Book History has emerged as one of the most exciting new interdisciplinary fields of study in the humanities. By focusing on the production, circulation and reception of the book in all its forms, it has transformed the study of history, literature and culture. The Broadview Book History Reader is the most complete and up-to-date introduction available to this area of study. The reader reprints 33 key essays in the field, grouped conceptually and provided with headnotes, explanatory footnotes, an introduction, a chronology, and a glossary of terms.
Release on 1998-02-16 | by Jane Flick,Herbert Rosengarten
Author: Jane Flick,Herbert Rosengarten
Pubpsher: Broadview Press
Category: Language Arts & Disciplines
This new edition includes most of the essays that have made The Broadview Reader one of the most popular first-year textbooks in Canada, and adds 18 fresh selections. As before, essays are gathered into groups by topic, but the editors also provide alternative tables of contents by rhetorical patterns and devices, and by chronology. Each selection is followed by a wide range of questions and suggestions for discussions, and the reader also includes a glossary and biographical notes. Most of the new selections are of recent vintage, but in recognition of the degree to which “modern” issues often have a long and honourable history, the editors have also added several selections by nineteenth-century writers. Also, the reader now includes a full section on “Women in Society.” The book’s balance of Canadian and non-Canadian writers has been maintained, as has the range of different styles and different essay lengths that are included. In all, the new edition includes 80 selections.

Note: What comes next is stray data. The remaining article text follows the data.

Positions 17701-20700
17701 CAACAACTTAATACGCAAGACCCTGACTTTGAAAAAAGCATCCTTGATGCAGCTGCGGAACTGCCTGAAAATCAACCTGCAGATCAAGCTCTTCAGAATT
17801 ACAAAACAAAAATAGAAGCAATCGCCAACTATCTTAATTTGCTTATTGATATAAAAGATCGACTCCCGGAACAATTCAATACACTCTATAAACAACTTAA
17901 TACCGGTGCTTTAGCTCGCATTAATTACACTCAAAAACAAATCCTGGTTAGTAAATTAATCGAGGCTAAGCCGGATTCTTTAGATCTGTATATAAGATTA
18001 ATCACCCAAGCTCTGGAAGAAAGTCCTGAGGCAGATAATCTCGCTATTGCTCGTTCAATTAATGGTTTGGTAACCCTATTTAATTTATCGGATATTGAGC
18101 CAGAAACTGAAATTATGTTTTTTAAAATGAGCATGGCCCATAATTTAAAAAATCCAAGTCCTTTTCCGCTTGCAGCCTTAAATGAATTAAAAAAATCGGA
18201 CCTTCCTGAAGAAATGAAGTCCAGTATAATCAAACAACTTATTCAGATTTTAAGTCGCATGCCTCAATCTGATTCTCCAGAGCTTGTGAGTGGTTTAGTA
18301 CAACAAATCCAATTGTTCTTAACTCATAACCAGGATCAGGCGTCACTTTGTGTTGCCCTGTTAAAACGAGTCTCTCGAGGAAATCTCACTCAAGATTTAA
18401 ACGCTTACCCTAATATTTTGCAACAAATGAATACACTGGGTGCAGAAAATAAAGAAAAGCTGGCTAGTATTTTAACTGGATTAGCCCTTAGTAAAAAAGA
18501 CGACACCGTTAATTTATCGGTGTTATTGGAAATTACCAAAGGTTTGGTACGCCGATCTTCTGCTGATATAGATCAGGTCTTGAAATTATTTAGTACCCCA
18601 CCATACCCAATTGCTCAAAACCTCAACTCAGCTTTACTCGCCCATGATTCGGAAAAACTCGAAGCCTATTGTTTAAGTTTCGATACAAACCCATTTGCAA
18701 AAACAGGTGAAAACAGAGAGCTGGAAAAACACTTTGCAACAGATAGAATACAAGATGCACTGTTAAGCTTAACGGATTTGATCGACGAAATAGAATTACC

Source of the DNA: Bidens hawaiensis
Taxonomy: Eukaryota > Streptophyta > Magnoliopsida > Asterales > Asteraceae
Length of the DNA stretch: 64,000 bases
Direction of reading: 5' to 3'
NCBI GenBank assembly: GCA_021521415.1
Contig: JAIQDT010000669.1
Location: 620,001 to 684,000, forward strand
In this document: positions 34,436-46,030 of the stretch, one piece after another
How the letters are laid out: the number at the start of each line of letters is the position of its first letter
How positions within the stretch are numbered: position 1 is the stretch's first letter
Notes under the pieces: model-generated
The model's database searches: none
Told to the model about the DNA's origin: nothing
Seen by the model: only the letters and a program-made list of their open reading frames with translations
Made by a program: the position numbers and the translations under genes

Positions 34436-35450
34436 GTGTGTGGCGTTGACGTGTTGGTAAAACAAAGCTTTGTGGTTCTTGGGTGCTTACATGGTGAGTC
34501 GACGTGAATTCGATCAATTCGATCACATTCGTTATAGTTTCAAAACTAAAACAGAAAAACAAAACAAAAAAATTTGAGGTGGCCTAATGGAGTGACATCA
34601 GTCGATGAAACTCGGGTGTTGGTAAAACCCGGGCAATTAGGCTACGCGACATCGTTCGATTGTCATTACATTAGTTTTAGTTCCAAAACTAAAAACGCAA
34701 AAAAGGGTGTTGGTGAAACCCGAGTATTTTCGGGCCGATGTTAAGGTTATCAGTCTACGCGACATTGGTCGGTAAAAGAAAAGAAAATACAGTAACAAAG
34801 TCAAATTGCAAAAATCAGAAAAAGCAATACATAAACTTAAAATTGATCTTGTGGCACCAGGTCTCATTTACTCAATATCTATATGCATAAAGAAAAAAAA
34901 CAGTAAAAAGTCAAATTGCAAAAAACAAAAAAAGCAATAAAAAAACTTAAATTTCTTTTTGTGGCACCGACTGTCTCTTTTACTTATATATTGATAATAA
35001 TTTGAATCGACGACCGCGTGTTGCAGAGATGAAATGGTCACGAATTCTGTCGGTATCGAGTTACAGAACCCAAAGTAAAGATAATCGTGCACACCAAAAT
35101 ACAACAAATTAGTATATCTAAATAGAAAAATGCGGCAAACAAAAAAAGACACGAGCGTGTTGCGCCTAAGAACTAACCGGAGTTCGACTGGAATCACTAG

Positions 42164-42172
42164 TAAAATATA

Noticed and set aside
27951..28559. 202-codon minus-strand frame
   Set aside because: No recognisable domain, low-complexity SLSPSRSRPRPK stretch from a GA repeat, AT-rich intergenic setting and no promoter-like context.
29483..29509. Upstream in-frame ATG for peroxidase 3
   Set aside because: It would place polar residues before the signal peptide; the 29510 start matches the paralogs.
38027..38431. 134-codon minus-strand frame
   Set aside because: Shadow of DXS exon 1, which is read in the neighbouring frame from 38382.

Book history has emerged in the last twenty years as one of the most important new fields of interdisciplinary study. It has produced new interpretations of major historical events, has made possible new approaches to history, literature, media, and culture, and presents a distinctive historical perspective on current debates about the future of the book. The Broadview Introduction to Book History provides the most comprehensive and up-to-date introduction to this field. Written in a lively, accessible style, chapters on materiality, textuality, printing and reading, intermediality, and remediation guide readers through numerous key concepts, illustrated with examples from literary texts and historical documents produced across a wide historical range. An ideal text for undergraduate and graduate courses in book history, it offers a road map to this dynamic inter-disciplinary field.
Forgotten Poets, Neglected Works and One-Hit Wonders
Author: Norbert Lennartz
Pubpsher: Springer Nature
Category: Literary Criticism